Midnight Musings


We are buying calendars in stores, getting ready for new year. In fact we have many ways of measuring the years: the calendar year, the fiscal year, the school year, or the church year to retell the story of God’s love. Kids love to replay discs, as do adults. So we replay every year from this first Sunday of Advent to last Sunday’s feast of Christ the King, the story of Jesus, his coming, death, resurrection. His story helps us to understand the story of our lives.

How do you choose a novel to read? Maybe read the last page or pages to make sure there is a happy ending. Today we start retelling the story of salvation, and we look at the last page, how all history ends, to see the happy ending.

If we lose sight of the ultimate return of Jesus, we lose perspective. There is not just “an end” to our lives and to the world but “God’s end” to everything. He has the last word; in the end we are answerable to him. The image of the final coming of the Lord or the return of Jesus reminds us that things have direction.

In Advent we reflect on the three Comings of Christ: his coming in the past, in the present and in the future. We do not just talk of God coming in past time. Many might want to welcome an infant Christ, but the Church keeps pointing to the risen Christ who challenges us to change. There is no infant to meet any more, only the Lord who will come in glory, the one who comes to us daily. To put it briefly, the One who came in the past and who will come in glory in the future is the Lord we can meet every day of our lives.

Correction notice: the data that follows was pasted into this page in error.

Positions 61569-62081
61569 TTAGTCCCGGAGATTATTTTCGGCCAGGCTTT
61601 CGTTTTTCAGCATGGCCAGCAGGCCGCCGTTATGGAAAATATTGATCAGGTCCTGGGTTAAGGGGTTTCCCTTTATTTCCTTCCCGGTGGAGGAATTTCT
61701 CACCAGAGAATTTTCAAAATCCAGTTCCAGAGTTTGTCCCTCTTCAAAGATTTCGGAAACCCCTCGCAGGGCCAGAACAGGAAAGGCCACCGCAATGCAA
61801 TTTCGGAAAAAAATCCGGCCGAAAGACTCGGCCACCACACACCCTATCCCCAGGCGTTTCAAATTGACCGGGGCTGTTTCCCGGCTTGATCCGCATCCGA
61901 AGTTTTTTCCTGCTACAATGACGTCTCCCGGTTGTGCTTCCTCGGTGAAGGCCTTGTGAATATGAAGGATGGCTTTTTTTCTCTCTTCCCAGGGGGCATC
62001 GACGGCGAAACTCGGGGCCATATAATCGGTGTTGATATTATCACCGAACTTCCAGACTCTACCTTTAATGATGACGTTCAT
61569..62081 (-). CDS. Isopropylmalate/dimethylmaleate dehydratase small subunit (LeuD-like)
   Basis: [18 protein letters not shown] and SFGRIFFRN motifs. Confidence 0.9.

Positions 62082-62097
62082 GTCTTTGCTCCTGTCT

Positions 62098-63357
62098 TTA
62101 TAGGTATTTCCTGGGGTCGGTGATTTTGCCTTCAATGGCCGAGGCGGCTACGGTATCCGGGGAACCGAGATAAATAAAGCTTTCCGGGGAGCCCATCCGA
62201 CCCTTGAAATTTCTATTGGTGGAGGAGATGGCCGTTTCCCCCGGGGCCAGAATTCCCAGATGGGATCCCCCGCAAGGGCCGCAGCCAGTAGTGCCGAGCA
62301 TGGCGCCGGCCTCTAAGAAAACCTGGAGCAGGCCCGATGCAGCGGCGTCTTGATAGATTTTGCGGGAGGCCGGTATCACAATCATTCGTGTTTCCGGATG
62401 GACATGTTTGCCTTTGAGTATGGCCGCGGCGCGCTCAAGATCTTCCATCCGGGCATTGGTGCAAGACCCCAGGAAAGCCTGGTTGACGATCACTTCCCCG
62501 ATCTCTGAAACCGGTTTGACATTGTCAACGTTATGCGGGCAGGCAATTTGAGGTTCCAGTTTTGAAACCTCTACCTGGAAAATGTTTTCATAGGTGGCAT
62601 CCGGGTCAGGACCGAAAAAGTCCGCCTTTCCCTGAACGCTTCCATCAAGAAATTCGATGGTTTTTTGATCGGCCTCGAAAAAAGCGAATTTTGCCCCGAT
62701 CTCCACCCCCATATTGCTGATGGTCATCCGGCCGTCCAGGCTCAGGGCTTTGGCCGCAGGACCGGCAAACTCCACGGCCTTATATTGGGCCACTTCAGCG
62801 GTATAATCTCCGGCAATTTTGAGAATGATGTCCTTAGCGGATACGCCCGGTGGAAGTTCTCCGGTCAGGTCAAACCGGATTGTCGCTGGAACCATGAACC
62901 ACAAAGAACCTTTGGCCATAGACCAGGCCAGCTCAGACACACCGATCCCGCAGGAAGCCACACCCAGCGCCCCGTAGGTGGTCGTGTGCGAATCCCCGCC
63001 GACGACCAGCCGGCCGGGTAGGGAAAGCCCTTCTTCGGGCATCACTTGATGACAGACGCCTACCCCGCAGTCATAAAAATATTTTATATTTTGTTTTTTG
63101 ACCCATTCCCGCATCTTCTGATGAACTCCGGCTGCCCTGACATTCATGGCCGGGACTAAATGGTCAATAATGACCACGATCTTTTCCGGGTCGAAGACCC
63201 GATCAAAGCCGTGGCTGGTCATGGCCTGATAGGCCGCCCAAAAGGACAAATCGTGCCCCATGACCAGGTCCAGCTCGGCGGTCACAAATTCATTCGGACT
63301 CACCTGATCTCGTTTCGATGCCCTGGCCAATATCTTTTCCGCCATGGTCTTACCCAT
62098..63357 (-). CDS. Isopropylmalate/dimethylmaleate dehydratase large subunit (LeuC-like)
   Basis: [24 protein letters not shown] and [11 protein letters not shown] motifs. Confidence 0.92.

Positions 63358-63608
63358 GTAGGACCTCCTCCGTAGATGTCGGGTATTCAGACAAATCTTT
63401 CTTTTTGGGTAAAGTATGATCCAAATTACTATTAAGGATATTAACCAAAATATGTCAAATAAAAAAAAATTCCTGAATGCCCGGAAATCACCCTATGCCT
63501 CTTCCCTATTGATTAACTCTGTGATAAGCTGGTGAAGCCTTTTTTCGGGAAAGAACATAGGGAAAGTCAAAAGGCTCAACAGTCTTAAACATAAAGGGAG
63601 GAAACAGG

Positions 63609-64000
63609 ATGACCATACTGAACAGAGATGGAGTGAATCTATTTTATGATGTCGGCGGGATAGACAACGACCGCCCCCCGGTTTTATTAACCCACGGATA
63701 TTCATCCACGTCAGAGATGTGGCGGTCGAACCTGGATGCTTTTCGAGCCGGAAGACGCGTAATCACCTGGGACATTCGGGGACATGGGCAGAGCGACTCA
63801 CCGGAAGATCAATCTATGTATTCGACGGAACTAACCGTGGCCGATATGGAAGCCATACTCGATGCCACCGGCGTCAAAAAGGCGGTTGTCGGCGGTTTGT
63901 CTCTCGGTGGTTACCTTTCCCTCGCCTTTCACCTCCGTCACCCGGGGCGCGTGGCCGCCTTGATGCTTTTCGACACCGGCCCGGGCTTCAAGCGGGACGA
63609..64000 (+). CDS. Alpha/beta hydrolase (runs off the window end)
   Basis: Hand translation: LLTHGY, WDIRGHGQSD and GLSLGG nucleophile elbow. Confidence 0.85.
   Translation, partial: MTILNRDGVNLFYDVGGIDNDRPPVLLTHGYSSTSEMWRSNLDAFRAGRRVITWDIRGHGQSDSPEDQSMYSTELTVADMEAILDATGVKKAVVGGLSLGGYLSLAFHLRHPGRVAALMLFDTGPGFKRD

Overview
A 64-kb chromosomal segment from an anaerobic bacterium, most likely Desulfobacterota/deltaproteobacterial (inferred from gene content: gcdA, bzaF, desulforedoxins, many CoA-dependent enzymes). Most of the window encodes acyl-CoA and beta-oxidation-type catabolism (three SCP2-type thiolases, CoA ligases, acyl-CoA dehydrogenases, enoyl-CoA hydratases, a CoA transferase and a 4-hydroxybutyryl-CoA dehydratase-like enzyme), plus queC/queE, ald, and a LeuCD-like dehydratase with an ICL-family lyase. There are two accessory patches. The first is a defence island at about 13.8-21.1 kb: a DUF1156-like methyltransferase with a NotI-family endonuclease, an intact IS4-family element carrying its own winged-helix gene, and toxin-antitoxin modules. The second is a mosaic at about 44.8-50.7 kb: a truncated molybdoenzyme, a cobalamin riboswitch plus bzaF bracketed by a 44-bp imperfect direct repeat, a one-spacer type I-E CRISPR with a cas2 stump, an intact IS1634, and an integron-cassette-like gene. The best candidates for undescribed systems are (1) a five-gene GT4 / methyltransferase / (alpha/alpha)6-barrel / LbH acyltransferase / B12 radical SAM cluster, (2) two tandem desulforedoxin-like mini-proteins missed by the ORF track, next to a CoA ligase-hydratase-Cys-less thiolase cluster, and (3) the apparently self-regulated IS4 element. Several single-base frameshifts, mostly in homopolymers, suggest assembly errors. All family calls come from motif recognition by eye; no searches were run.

We do not reflect just on God who comes in future time. Jesus does not want us to worry about when he will come again; that would be to waste the preciousness of the moment, the glorious gift of the present, the only time we have. The present is the only place where we live, the place where transformation is possible, where hope is born. “Now” is the “hour”– not chronological time but a moment of opportunity.

Advent says: be careful we do not sleep through life. We hear the same from St. Paul: “it is the hour now for you to awake from sleep;” and Jesus says: “Stay awake” [be prepared to meet the Lord]. People can sleep through life, when they do not reflect on the bigger questions of life’s meaning, where we come from, where we are going, what values we live by, and when they fail to sense God’s presence (spirituality). People can sleep through Christmas– when they get decorations right, parties, gifts, but have failed to notice Christ, the one Christmas celebrates.

Isaiah talked about waking and walking in the light of the Lord. When we walk in the light of the Lord, we see things differently than others see them. We see the same things, the good and bad, the happy and tragic, but we see them differently. In the light of Christ wee see more clearly what really is, the people and things around us; we see how to live in God’s presence.

Yours in Christ,

Fr. Paul Vuturo